Smaller pay packages for 
local bank bosses last year, Latest Business News - The New Paper

Smaller pay packages for 
local bank bosses last year

This article is more than 12 months old

The total pay of local bank bosses was slashed last year due to lower bonuses amid an uneven business environment.

Chief executives' annual remuneration comprises basic salary, bonuses and various share rewards. Last year, around $1 million each was cut from the bonuses paid to the CEOs of DBS, OCBC and United Overseas Bank, according to the annual reports.

The highest paid CEO remained DBS's Mr Piyush Gupta. His total remuneration was $8.44 million last year compared with $10.94 million for 2015. Included in the package was his bonus which came down from $4.12 million to $3.12 million last year.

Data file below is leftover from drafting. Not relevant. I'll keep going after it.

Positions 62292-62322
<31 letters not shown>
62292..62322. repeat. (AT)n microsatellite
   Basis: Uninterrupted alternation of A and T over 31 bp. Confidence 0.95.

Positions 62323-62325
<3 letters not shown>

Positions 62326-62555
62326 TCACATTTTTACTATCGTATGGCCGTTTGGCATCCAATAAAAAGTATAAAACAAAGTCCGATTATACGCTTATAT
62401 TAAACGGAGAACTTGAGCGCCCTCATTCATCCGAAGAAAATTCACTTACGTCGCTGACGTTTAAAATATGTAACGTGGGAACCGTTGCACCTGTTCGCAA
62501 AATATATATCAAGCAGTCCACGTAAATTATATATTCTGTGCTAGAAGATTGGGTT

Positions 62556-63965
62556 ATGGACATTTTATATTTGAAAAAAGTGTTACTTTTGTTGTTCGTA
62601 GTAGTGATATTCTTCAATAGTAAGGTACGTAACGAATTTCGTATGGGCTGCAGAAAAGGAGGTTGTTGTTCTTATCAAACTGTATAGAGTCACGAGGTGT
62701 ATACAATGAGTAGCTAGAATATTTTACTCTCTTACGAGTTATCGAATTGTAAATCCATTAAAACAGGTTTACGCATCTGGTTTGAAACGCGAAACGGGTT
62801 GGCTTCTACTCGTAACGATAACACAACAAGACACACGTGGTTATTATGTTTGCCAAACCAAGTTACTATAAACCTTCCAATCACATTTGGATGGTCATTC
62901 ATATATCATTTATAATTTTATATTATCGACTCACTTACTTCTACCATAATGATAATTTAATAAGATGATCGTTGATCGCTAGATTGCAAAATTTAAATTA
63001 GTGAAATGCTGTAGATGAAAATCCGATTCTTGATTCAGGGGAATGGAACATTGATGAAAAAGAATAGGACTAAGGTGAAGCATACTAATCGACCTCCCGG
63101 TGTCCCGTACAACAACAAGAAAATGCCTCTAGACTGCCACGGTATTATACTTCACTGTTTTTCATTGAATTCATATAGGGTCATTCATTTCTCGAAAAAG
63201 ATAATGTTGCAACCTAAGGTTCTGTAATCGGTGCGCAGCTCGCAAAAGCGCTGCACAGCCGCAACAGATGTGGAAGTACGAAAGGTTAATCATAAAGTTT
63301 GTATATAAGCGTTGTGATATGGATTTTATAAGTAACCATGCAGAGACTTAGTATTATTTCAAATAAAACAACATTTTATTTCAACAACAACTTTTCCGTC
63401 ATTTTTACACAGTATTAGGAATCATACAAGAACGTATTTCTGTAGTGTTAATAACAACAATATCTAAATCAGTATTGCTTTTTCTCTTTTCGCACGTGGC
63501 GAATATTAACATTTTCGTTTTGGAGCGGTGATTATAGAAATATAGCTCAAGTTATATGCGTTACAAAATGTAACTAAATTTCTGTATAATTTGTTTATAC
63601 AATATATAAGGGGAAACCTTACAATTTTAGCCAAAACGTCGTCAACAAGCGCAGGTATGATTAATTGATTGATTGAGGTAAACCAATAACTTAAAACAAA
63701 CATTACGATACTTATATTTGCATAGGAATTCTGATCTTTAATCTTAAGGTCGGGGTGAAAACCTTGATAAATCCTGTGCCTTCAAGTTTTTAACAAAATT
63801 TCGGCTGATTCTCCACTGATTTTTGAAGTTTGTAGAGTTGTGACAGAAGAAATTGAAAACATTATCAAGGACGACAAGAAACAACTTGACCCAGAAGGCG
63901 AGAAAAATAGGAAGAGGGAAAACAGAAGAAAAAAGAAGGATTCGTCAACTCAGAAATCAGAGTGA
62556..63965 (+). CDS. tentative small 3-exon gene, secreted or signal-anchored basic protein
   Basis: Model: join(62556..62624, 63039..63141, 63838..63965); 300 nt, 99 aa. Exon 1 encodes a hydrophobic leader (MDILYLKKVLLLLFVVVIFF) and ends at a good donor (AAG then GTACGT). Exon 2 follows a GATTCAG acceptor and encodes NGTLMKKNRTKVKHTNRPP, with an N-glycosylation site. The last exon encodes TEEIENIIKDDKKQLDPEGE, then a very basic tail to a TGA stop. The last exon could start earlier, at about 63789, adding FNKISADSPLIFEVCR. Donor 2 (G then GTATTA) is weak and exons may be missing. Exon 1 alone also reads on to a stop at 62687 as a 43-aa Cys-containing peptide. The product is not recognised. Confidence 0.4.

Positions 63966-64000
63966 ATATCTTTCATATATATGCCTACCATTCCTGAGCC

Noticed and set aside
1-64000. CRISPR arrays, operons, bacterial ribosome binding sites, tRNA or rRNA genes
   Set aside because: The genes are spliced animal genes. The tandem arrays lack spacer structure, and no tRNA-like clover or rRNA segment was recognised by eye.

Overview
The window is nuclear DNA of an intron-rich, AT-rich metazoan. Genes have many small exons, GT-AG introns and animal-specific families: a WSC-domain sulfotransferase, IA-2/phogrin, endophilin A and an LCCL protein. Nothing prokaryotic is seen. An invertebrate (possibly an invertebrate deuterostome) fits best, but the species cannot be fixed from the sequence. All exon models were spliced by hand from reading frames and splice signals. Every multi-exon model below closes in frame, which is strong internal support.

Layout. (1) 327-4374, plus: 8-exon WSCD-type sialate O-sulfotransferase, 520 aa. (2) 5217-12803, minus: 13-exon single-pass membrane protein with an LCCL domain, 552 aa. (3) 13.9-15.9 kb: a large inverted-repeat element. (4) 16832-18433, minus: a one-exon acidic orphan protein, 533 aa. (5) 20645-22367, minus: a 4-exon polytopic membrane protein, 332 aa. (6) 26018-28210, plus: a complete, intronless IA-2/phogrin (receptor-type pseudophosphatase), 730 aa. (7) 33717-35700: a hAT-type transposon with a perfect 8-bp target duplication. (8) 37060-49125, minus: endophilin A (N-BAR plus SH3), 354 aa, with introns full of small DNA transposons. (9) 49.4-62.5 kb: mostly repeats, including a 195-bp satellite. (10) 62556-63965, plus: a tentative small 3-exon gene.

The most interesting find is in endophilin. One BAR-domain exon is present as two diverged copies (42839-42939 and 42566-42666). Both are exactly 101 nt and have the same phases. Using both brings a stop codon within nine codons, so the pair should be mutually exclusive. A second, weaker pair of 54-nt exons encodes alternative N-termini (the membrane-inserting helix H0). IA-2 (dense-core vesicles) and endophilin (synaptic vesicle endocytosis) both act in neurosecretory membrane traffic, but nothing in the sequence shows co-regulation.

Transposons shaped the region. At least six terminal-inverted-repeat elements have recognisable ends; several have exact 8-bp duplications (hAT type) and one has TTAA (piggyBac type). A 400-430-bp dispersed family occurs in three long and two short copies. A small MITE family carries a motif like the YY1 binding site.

UOB's Mr Wee Ee Cheong was next with a total haul of $8.42 million compared with 2015's $9.22 million. Most of his package was the bonus which fell from $8 million to $7.20 million.

At OCBC, Mr Samuel Tsien's total remuneration was $8.38 million, down from $10.49 million a year earlier as his bonus dropped from $5.51 million to $4.25 million.

Other senior figures also received less last year. DBS non-executive chairman Peter Seah was paid $1.25 million in fees, down from $1.27 million in 2015. Separately, the value of his non-cash benefits, including car and driver, fell from $52,263 to $51,212. OCBC chairman Ooi Sang Kuang's remuneration fell from $2.2 million to $1.637 million as he took a cut in fees. It is understood that he had volunteered to receive lower fees in view of the difficult times.

These less generous payouts are not surprising after the entire sector endured a bumpy year of lower earnings and massive bad debt allowances, Maybank Kim Eng analyst Ng Li Hiang told The Straits Times.

Full-year earnings at DBS were down 5 per cent year on year at $4.24 billion in 2016, OCBC's were 11 per cent lower at $3.47 billion while UOB reported a 3.5 per cent drop to $3.1 billion. The main culprit was the money put aside as allowances for non-performing loans, the bulk of which stemmed from the struggling oil and gas sector.